16 December 2008

The history of the Mince Pie

I love learning about cooking, stems back from hearing my Nan (who used to be a cook in service many years ago) talk about the old style of cooking, and working in the kitchens at Windsor Castle simply added to my love of history so combing the two loves is a match made in heaven. TV programmes such as Tales from the Green Valley, or people like Hugh Fearnley-Whittingstall recreating old style foods whet my appetite for more.

So on to the topic of today, the humble mince pie. Not the sweet pastry ones of today, when they were first derived in the medieval era they were known as chewet - which was a fried or baked pastry containing chopped liver and other meats mixed with boiled eggs and ginger. The latter possibly to cover the taste of the meat which might have not stored very well and was possibly getting a bit rancid. For variety, dried fruit and other sweet ingredients might be added to the chewet's filling if the household could afford the luxury of these goods.

The mince pie (or Shred Pie) became a christmas speciality by the 16th century, and in the 17th century, the Lord Protector Oliver Cromwell and his Parliament Men passed a law that made it illegal to eat mince pies on Christmas Day. Nb this has not yet been repealed so if you do you are breaking the law :-).

By the mid-17th Century, meat was replaced by Beef Suet and by the 19th Century meat was no longer used in the making of mince pies. I use the vegetarian version of Suet as it helps to keep the pies lighter in texture and taste.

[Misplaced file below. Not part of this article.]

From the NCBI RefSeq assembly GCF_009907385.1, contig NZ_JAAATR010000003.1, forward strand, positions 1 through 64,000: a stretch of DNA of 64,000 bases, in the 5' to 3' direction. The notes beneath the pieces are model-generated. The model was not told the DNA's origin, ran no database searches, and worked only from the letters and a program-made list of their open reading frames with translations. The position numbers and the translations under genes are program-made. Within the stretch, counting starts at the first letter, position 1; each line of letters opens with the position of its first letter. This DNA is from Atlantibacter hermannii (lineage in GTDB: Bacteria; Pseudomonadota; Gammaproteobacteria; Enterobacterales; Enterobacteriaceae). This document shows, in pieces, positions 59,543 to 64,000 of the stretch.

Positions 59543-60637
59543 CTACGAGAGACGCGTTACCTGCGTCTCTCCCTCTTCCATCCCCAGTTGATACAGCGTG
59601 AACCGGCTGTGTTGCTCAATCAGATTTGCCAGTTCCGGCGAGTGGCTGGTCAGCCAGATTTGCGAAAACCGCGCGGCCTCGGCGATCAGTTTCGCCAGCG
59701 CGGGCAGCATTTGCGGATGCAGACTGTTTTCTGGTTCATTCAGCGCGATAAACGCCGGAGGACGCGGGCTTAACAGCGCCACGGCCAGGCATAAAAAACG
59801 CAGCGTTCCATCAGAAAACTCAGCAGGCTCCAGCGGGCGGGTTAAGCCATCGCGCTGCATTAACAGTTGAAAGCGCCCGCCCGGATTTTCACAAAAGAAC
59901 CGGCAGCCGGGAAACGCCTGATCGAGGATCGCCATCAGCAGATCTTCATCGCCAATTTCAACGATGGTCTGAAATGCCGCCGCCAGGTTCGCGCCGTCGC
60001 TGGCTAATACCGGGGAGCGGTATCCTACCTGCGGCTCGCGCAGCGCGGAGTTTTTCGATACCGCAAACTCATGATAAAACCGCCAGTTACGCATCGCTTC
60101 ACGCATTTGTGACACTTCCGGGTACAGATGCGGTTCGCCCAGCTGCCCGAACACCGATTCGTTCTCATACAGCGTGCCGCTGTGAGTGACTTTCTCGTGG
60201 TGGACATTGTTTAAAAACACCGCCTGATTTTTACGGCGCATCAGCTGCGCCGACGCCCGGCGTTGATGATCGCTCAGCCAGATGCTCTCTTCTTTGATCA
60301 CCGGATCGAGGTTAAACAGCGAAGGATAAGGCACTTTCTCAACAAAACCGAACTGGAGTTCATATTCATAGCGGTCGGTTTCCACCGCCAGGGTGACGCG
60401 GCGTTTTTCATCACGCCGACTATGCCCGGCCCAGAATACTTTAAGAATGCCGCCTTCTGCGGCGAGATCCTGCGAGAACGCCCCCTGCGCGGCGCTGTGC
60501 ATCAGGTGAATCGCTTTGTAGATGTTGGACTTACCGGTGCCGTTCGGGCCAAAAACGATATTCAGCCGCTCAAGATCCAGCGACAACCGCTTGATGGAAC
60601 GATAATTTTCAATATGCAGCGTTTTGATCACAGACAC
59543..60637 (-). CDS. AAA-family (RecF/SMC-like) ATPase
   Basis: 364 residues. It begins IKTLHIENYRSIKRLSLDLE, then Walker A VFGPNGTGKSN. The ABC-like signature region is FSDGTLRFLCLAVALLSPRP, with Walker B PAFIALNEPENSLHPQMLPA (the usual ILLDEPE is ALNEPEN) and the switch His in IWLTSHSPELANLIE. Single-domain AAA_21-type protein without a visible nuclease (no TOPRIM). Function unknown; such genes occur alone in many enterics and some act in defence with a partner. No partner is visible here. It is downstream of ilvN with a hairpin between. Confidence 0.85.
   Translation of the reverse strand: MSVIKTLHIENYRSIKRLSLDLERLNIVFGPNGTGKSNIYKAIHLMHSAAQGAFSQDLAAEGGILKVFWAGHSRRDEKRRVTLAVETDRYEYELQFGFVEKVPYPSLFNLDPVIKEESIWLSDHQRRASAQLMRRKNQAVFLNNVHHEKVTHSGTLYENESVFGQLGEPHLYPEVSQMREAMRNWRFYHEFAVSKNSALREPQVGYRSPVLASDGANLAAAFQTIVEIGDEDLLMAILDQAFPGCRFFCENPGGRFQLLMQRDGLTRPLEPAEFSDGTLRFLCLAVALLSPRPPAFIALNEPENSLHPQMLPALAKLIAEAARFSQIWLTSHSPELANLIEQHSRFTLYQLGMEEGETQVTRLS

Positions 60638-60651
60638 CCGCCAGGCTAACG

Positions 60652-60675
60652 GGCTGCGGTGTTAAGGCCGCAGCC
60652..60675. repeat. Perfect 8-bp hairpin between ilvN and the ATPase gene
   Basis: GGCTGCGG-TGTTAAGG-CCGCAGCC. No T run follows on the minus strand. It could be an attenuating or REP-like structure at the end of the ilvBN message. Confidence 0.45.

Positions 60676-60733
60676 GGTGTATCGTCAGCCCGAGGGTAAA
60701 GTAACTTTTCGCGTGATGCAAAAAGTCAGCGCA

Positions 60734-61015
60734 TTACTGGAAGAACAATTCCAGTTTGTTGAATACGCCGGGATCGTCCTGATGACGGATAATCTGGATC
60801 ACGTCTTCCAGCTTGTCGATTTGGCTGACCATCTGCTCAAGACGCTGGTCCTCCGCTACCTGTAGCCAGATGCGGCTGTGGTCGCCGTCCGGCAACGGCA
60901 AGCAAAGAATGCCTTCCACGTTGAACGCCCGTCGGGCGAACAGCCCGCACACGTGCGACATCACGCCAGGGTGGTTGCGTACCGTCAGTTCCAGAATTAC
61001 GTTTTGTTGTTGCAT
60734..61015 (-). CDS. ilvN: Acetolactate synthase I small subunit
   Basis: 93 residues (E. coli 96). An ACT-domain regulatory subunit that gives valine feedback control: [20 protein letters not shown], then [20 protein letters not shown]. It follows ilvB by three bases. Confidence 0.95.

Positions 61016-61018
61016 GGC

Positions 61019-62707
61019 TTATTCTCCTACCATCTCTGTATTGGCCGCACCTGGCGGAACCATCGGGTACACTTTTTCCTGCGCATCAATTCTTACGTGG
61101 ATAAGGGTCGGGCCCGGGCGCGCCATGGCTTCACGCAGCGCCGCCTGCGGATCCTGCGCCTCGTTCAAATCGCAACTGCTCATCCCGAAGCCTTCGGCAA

But there is a little bit of me, that would like to try out the 'older' style of Chewet... what do you think SOH might say?

Don't forget to put your guesses on the Giveaway post to try and win the Calendar - you have until Friday 19th December at 12.00 Noon.


gemmak said...

Wow....how interesting, in service in Windsor Castle! :o) My maternal grandmother was in service in a big house in Hertford (ish)....but nothing as grand as Windsor....she must have had some good tales to tell :o)

gemmak said...

Did I mention I love mince pies? ;o)

Nicey said...

I am learning loads bet ya you win all the local pub quiz nights !

Anonymous said...

How interesting...

though I must say, I don't think I like the sound of those mince pies from the 17th, LOL.


Hogday said...

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Anonymous said...

My mother always makes Mince pie for Thanksgiving, but I think it's the sweeter, impostor version you speak of earlier in your post.

Do you know where a recipe for the original pie can be obtained? Have you ever made the original version yourself yet?

I love that you enjoy cooking. I'm a foodie myself. Very interested in really good food and cooking. I think we'll get along just fine :)